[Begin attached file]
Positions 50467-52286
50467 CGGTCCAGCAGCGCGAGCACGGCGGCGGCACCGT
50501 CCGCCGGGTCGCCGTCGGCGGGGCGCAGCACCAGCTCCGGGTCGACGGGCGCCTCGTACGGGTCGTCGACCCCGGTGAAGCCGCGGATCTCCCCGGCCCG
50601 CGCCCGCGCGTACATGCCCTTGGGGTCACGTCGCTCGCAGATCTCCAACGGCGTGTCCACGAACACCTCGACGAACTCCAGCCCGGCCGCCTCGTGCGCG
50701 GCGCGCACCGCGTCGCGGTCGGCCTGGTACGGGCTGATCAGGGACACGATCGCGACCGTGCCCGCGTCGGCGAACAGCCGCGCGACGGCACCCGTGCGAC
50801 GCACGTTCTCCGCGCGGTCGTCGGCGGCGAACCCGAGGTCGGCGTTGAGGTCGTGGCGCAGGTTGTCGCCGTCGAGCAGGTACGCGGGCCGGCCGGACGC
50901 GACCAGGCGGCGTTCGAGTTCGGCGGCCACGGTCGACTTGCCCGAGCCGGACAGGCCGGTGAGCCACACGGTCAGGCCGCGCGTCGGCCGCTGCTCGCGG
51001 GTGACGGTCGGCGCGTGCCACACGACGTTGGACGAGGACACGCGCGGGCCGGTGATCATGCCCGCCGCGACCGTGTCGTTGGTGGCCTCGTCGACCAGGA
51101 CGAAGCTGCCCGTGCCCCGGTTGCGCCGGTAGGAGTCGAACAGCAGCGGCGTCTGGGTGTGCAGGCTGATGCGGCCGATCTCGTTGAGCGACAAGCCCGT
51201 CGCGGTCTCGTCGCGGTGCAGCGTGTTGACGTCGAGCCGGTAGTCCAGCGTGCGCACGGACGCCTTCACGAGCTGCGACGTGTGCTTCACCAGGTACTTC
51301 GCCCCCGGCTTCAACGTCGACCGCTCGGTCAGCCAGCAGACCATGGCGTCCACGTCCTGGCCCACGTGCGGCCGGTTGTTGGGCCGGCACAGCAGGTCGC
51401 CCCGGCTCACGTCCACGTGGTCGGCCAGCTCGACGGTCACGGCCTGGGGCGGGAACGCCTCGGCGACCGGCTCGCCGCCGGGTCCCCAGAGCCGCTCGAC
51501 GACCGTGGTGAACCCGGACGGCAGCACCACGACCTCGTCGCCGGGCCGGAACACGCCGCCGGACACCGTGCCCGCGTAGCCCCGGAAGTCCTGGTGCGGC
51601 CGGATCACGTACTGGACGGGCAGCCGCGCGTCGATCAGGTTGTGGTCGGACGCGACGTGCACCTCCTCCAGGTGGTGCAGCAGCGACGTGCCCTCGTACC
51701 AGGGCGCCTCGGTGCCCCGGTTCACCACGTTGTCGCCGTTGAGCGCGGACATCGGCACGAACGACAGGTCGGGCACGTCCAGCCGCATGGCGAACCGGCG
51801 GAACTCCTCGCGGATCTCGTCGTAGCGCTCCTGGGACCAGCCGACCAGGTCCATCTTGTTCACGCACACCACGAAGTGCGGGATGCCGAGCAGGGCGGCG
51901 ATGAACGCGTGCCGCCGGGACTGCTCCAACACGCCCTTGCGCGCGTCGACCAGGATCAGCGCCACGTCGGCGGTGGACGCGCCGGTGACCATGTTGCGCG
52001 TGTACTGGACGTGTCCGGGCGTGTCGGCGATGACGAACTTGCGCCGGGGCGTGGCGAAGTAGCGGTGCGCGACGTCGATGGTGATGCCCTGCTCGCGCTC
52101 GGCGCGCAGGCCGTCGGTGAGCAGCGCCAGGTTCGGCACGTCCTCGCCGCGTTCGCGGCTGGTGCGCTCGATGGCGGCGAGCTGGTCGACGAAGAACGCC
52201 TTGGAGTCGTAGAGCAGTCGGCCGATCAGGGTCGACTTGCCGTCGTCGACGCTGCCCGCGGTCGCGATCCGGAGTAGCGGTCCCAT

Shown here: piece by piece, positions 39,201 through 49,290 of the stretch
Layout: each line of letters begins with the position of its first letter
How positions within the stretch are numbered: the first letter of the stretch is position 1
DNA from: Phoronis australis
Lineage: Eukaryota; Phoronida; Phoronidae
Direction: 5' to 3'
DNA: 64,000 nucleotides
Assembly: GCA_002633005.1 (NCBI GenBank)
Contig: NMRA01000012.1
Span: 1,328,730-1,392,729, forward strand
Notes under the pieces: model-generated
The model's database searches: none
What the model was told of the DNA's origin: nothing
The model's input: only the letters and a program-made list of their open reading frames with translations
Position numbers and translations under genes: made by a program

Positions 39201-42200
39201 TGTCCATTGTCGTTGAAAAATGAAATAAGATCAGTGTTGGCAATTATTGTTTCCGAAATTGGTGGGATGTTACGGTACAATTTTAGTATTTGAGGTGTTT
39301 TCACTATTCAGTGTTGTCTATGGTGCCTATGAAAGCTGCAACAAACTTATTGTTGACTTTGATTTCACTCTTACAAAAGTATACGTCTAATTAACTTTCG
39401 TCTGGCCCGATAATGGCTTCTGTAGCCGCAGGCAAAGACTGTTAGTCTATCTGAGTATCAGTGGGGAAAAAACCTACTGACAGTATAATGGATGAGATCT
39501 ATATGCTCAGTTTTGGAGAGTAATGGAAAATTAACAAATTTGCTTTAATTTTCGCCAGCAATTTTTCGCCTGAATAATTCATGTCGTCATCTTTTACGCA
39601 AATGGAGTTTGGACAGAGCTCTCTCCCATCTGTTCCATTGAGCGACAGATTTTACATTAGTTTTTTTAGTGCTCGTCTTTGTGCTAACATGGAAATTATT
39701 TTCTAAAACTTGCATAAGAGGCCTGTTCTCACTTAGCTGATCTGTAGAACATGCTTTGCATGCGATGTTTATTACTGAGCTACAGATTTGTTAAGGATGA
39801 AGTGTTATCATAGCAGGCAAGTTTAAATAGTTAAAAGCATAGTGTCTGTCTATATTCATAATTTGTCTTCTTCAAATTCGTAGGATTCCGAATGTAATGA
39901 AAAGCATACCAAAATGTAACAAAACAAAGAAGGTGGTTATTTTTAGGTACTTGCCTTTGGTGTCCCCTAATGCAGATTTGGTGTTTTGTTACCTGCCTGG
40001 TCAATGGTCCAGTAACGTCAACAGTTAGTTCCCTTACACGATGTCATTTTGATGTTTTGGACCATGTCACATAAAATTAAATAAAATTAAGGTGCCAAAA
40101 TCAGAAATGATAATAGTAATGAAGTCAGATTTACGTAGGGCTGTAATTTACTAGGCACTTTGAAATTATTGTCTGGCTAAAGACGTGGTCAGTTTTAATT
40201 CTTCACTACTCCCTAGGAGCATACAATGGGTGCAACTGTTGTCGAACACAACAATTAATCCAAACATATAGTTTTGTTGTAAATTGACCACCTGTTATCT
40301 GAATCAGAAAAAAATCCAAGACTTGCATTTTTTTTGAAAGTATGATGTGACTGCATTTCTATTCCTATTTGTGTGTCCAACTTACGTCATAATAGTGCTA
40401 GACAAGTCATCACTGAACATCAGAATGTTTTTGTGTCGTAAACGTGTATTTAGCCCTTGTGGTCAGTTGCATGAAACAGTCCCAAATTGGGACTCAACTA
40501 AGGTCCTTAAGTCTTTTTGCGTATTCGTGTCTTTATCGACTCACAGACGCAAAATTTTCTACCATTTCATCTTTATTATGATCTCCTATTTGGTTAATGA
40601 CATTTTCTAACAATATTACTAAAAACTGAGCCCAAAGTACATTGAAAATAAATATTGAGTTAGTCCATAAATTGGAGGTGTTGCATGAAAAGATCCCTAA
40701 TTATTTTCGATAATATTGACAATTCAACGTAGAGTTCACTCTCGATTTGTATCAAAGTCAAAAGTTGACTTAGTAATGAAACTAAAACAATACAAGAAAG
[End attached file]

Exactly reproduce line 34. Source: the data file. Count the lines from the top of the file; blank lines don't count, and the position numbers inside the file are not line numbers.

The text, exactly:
The model's input: only the letters and a program-made list of their open reading frames with translations